FOM: New axioms/deepening our intuitions

Lee J. Stanley ljs4 at CS1.CC.Lehigh.EDU
Fri Dec 5 14:39:43 EST 1997

The following musings are prompted by the discussion of the
prospect or non-prospect of

finding new set theoretic principles which

 (a) come to command general acceptance,

 (b) settle CH.

A few questions here, for discussion.

(1) Omit (b).  Do the prospects improve?  If so, why?  My personal
view here is that I like to think that in the course of sharpening
our intuitions about sets

      (which are admittedly somewhat duller than our intuitions
       about natural numbers, but as a matter of degree, not
       as a matter of kind, so that in my view, they are both
       dismissed as fictions, or both admitted as some sort of

we will discover/formulate such principles.  But the view that we
will not is also interesting and makes ZFC an extremely compelling
and natural axiom system.

Further, there is a definite sociological character to (a).  Is it conceivable
that a principle which does settle CH for example (and of course such have
been found) might NEVER command the acceptance of some who have the conviction
that CH "should" go the other way?  Or that it is essentially undecidable,
and therefore any principle which settles it is suspect on that ground alone?

(2)  The following is relevant to the case where one answers "yes" to the
first question of (1) above.  I would just like to point out, though this
is clearly no mystery to anyone, that if we take CH in the form that implies
the wellorderability of the reals, then it can be rendered as a
\Sigma^2_1 statement:  the existence of a one-one function F from reals to reals
which code well orderings such distinct reals get F-values which code
non-isomorphic well-orderings.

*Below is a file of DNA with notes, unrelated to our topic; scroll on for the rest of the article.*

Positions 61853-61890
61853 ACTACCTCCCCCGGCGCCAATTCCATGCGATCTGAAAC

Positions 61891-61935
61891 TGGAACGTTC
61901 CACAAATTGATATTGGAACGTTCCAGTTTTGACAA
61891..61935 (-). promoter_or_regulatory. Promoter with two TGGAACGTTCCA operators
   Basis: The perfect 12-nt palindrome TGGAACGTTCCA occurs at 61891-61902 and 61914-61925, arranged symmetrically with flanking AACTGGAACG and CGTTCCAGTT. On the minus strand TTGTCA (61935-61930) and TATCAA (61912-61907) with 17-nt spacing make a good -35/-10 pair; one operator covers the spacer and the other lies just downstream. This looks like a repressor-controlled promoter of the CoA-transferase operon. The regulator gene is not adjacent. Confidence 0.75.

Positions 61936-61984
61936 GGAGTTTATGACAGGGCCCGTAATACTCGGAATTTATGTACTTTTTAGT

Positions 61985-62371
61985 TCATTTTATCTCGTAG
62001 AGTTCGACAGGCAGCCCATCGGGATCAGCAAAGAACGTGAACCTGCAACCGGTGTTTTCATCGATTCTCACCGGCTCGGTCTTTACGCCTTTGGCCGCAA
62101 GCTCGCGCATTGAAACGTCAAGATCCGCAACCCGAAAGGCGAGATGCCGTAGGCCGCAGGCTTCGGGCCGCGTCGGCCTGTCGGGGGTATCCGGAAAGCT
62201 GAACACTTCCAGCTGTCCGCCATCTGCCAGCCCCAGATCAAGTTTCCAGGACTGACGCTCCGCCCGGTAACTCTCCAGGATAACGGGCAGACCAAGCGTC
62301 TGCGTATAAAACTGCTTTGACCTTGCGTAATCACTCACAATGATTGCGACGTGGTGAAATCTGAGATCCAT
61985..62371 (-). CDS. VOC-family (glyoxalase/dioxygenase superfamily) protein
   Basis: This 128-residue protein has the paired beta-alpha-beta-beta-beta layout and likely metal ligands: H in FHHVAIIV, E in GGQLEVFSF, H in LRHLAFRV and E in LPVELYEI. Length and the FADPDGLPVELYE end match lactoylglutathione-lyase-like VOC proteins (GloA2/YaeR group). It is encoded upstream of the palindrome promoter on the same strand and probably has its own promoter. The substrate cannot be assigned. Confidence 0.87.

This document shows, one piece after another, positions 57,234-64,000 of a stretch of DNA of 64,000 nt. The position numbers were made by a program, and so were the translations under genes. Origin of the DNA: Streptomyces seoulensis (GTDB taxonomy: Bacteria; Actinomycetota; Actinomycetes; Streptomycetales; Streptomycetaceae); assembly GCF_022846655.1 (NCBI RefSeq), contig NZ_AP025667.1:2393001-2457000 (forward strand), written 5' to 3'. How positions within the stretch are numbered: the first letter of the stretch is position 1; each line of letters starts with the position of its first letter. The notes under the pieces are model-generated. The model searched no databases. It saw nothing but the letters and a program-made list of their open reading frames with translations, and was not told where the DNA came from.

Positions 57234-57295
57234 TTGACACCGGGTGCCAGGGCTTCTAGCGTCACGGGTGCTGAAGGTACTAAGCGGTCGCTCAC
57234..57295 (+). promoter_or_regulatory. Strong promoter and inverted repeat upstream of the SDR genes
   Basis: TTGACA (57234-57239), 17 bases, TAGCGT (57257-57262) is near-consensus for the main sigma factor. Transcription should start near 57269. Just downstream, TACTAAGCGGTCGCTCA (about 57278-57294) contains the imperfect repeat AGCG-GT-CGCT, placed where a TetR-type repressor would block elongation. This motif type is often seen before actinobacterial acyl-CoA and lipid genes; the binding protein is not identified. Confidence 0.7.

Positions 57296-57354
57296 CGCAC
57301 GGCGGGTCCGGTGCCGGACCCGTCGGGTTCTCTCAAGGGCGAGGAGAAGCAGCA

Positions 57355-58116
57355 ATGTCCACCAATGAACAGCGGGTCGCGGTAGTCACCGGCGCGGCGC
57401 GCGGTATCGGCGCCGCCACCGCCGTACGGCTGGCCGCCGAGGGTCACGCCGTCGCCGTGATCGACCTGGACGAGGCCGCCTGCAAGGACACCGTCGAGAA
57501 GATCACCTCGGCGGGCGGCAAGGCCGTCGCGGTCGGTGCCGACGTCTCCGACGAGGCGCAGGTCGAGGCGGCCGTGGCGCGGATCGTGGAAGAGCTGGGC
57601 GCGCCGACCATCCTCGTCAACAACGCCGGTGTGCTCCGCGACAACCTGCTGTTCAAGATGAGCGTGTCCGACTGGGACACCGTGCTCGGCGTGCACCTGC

Just one third order quantifier.  This represents some kind of essential
limit to human understanding?  Would it be hubris to say that that one
knows it doesn't?  Would it be hubris to say that one knows it does?
Would it be hubris that to suggest that even if it turns out that it does
(I would like to have a clearer idea of what sort of sociological
statement THAT turns out to be), such a turn of events might be sufficiently
important (a limitative result, after all) that we ought to try a bit harder
before giving up?

(3)  I want to argue against myself a bit here, and more specifically against
my parenthetical assertion in (1) above that there is a difference in degree
but not in kind in our intuitions about sets and our intuitions about
natural numbers.  Could one take the view that the absence of a standard
model (for sets) makes our intuitions one of kind after all?  But is this after
all just another way of saying there is a difference in degree?  We BELIEVE
we have a clear picture of a standard model in one instance, and we are
not prepared to make similar assertions in another?

(4)  Returning to new set theoretic principles, I admit that I have, at
present no good picture of what any might be.  But I remain convinced
that it is not only reasonable but IMPORTANT to continue to search
for them, regardless of the outcome and, at the level of gut feelings
(which I will refrain from attempting to erect into philosophy), my gut
feeling is that we will find some, provided that enough other people
feel that the search is worthwhile to allow research in set theory
to remain vigorous.  I would refer all to Steel's last post for the
details of what I mean here.

(5)  Returning to (2) again, I realize that one should not be overly
fixated on syntax, but I would be interested in hearing some ideas
about what, besides the way things out in ZFC, or your favorite system
of second order arithmetic, or whatever, makes the meaningfulness
of syntactically similar statements turn out so differently.  The point
being, that if there is no satisfactory answer here, then how do you know
before you look?  And when does it become ok to stop looking?

Best Wishes,

Lee Stanley

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